Labradors are a well-balanced and versatile breed, adaptable to a wide range of functions as well as making very good pets. As a rule they are not excessively prone to being territorial, pining, insecurity, aggression, destructiveness, hypersensitivity, or other difficult traits which sometimes manifest in a variety of breeds, and as the name suggests, they are excellent retrievers. As an extension of this, they instinctively enjoy holding objects and even hands or arms in their mouths, which they can do with great gentleness (a Labrador can carry an egg in its mouth without breaking it ). They are also known to have a very soft 'feel' to the mouth, as a result of being bred to retrieve game such as waterfowl. They are prone to chewing objects (though they can be trained out of this behavior). The Labrador Retriever's coat repels water to some extent, thus facilitating the extensive use of the dog in waterfowl hunting.

Labs, like other dogs, may often tend to dig like this 3 month old and are generally very friendly with other dogs, like this german shepherd.

Labs, like other dogs, may often tend to dig like this 3 month old and are generally very friendly with other dogs, like this german shepherd.

Labradors have a reputation as a very mellow breed and an excellent family dog (including a good reputation with children of all ages and other animals ), but some lines (particularly those that have continued to be bred specifically for their skills at working in the field rather than for their appearance) are particularly fast and athletic. Their fun-loving boisterousness and lack of fear may require training and firm handling at times to ensure it does not get out of hand - an uncontrolled adult can be quite problematic. Females may be slightly more independent than males. Labradors mature at around three years of age; before this time they can have a significant degree of puppyish energy, often mislabeled as being hyperactive. Because of their enthusiasm, leash-training early on is suggested to prevent pulling when full-grown. Labs often enjoy retrieving a ball endlessly and other forms of activity (such as agility, frisbee, or flyball). They are considerably "food and fun" oriented, very trainable, and open-minded to new things, and thrive on human attention, affection and interaction, of which they find it difficult to get enough. Reflecting their retrieving bloodlines, almost every Lab loves playing in water or swimming.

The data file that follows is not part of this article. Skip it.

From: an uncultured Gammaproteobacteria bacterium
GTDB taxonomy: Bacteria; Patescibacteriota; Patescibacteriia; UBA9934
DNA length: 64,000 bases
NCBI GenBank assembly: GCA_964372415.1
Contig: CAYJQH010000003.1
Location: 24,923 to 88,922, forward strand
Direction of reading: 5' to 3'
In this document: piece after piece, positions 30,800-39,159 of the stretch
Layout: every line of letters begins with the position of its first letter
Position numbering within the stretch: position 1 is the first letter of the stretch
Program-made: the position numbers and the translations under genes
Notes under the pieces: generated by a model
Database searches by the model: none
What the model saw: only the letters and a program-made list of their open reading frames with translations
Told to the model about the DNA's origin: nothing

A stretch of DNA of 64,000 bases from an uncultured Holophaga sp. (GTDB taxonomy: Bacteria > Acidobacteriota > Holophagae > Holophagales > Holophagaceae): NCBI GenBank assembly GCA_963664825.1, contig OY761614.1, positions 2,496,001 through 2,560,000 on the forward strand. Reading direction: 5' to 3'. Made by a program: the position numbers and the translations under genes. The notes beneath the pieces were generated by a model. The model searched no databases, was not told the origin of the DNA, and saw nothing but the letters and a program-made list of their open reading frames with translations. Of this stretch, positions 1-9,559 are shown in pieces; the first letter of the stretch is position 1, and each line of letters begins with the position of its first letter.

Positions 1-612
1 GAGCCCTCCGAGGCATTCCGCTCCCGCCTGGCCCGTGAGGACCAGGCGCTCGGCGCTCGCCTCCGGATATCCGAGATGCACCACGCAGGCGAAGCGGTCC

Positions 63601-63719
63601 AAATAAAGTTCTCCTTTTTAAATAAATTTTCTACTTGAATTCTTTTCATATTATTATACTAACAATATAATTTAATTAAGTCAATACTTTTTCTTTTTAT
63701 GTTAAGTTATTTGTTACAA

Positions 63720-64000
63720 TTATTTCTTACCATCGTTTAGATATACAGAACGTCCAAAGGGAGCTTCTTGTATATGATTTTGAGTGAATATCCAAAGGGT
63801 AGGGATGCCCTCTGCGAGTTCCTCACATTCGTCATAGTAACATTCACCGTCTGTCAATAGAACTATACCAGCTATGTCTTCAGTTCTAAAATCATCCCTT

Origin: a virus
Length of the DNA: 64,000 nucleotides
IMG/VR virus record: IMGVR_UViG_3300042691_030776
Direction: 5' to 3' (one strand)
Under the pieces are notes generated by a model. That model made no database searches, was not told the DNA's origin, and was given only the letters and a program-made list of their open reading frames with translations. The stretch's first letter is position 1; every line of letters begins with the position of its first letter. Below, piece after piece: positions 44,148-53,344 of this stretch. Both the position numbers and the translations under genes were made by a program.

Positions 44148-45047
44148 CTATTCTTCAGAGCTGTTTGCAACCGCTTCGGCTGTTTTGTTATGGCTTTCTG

Although they will sometimes bark at noise, especially a degree of "alarm barking" when there is noise from unseen sources, Labs are not on the whole noisy or territorial, and are often very easygoing and trusting with strangers, and therefore are not very often used as guard dogs.

Labradors have a well-known reputation for appetite, and some individuals may be highly indiscriminate, eating digestible and non-food objects alike. They are persuasive and persistent in requesting food. For this reason, the Lab owner must carefully control his/her dog's food intake to avoid obesity and its associated health problems (see below).

The steady temperament of Labs and their ability to learn make them an ideal breed for search and rescue, detection, and therapy work. Their primary working role in the field continues to be that of a hunting retriever

4. Health and well-being

Many dogs, including Labs such as this ten year old, show distinct whitening of the coat as they grow older; especially around the muzzle.